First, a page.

Features, Profiles, On-Campus Profiles

Blood, Sweat, and Code: BC Sophomores Create Synopto, the Future of Studying

According to Eamon Coffey and Max Pintchouk, all it took to win the 2023 Penn Blockchain Conference Hackathon was a week of coding and a generous supply of energy drinks.

“The idea was born after four Red Bulls on a Saturday,” Pintchouk, CSOM ’26, said. 

For several hours last February, the then-freshmen brainstormed ideas for the Penn Hackathon, part of the University of Pennsylvania’s annual blockchain conference to promote student-led, crypto-based innovation.

“We were just discussing ideas, and we started to think of the things we hate doing most, and we all came to the agreement that we all suck at studying,” Pintchouk said. “I’ve never really met someone who confidently says, ‘Oh, I’m really good at studying and I don’t have any issues with it.’”

So, they crafted the blueprint for their award-winning application, Synopto—a study tool that enables students to master a subject through emphasis on strict schedules and rewards for consistency.

“To put it in short, Synopto is a study app that not only promotes memorization and helps you study for a test, but also really enforces your understanding of a topic,” Pintchouk said.

Coffey, MCAS ’26, said that while he and Pintchouk initially heard about the hackathon through a club on campus, they pursued the competition independently.

“We didn’t go with the club officially,” Coffey said. “They were just like, ‘There’s this cool thing that you guys should check out.’”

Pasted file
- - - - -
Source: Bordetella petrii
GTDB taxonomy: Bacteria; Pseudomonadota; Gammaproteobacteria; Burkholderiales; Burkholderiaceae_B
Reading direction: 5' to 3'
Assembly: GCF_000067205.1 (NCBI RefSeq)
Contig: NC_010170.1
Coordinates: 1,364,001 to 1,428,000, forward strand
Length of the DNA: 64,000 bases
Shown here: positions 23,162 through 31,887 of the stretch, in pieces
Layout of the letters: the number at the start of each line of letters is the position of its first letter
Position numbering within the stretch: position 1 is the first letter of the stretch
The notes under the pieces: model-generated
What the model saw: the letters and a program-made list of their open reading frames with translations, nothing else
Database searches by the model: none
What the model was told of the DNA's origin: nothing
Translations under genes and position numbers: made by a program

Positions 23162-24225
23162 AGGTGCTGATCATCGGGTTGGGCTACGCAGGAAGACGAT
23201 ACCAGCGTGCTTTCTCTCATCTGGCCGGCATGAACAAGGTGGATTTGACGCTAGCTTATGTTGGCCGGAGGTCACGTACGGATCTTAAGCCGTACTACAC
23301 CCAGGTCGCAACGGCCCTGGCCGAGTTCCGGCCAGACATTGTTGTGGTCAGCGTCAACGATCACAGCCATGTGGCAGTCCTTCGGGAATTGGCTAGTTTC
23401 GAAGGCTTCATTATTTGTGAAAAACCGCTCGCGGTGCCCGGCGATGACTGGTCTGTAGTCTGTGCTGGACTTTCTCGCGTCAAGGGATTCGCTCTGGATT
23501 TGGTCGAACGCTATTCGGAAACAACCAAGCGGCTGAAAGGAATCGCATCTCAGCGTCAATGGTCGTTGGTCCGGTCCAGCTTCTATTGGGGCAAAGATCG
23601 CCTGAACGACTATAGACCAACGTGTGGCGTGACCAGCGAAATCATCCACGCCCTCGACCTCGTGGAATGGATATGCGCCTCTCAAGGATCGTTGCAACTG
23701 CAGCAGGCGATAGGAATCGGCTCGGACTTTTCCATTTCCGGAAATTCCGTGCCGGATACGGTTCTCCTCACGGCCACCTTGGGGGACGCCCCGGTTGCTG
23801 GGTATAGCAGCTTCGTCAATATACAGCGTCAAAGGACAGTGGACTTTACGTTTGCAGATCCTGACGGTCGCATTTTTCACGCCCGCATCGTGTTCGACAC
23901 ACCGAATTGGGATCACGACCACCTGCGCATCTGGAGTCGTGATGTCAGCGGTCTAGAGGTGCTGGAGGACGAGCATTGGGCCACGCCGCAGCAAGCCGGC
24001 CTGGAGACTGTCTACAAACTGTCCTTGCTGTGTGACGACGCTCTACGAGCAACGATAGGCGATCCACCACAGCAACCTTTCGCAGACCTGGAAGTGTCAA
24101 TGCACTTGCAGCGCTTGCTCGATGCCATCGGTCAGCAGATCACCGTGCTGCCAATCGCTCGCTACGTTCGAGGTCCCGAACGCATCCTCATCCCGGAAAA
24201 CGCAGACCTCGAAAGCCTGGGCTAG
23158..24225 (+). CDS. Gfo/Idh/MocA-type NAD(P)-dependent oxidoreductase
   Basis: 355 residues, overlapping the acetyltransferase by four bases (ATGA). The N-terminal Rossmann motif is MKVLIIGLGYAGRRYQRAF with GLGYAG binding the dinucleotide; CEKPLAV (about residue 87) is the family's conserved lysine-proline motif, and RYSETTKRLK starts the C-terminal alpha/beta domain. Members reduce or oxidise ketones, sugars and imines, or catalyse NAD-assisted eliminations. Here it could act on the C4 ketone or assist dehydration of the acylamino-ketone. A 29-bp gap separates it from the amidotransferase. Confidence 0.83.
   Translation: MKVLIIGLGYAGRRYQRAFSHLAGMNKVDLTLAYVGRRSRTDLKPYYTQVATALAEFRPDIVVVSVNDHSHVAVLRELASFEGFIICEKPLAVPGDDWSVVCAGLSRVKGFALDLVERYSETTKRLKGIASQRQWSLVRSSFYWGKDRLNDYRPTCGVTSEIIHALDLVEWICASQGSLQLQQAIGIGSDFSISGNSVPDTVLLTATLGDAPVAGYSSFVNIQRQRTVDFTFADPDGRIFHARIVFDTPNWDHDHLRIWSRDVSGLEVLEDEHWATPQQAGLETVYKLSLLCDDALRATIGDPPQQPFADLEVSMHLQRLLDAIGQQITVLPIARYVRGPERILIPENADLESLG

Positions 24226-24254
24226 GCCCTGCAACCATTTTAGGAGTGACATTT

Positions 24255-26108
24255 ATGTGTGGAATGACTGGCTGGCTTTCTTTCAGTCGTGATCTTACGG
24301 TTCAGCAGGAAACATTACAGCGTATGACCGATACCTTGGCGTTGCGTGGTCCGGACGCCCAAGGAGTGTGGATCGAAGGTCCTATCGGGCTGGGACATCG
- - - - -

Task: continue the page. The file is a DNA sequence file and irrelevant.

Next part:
Despite their limited coding experience at the time, Coffey and Pintchouk decided to enter. 

“We heard about this competition and, at this point, we’d coded for maybe four months collectively,” Pintchouk said. “We were like, ‘What if we just go and win?’”

After the judges released last year’s theme, “Real World Utility,” Pintchouk called Michael Muzafarov, a friend from home, to enter the competition with them. The three stumbled through several bad ideas before reaching a good one, Pintchouk said.

“Once we got onto a call and just started yelling at each other—that’s when something good came out,” Pintchouk said.

As they commiserated about their poor studying habits, the idea for Synopto hit them.

“We were like, ‘Why don’t we make this third party that will get me off Instagram reels and do all the work for me?’” Coffey said.

Unlike applications like Quizlet, Synopto aims to help students study within an extended time frame and prevent them from cramming at the last minute, according to Coffey.

He and Pintchouk said they wanted to create an app that could promote studying over long periods of time without relying purely on student discipline—or lack thereof.

“If you learn something over a period of time, you’re going to retain it better,” Pintchouk said. “However, there’s currently no platform online that really forces you to do such a thing.” 

He added that they took inspiration from Opal, an app that blocks notifications and limits users’ screen time. 

“They’ve done unbelievably well for how simple the concept is,” Pintchouk said. “We want to take that concept and apply it to a bit of a more niche context: studying.”

With an idea now formulated, Coffey and Pintchouk scrambled to code the application within a week.

“We did not do anything except code,” Pintchouk said. “I remember we were in the Williams basement and people would look at us funny because we wouldn’t leave.”

The weekend of the competition, the three freshmen drove to Penn with a lot of math coded, but very little crypto.

“Those three nights that we were there, we did nothing but learn how to code smart contracts,” Pintchouk said. “I remember we sat at a Buffalo Wild Wings for maybe six hours—like, I’ve never been to a restaurant for that long in my life. It torments me to this day.”

Pintchouk also admitted that during Hackathon week, day-to-day schoolwork took a backseat.

“So many assignments missed, so many emails sent … it was hectic,” Pintchouk said. “What’s really cool is that most professors really do understand that these types of things do come up.”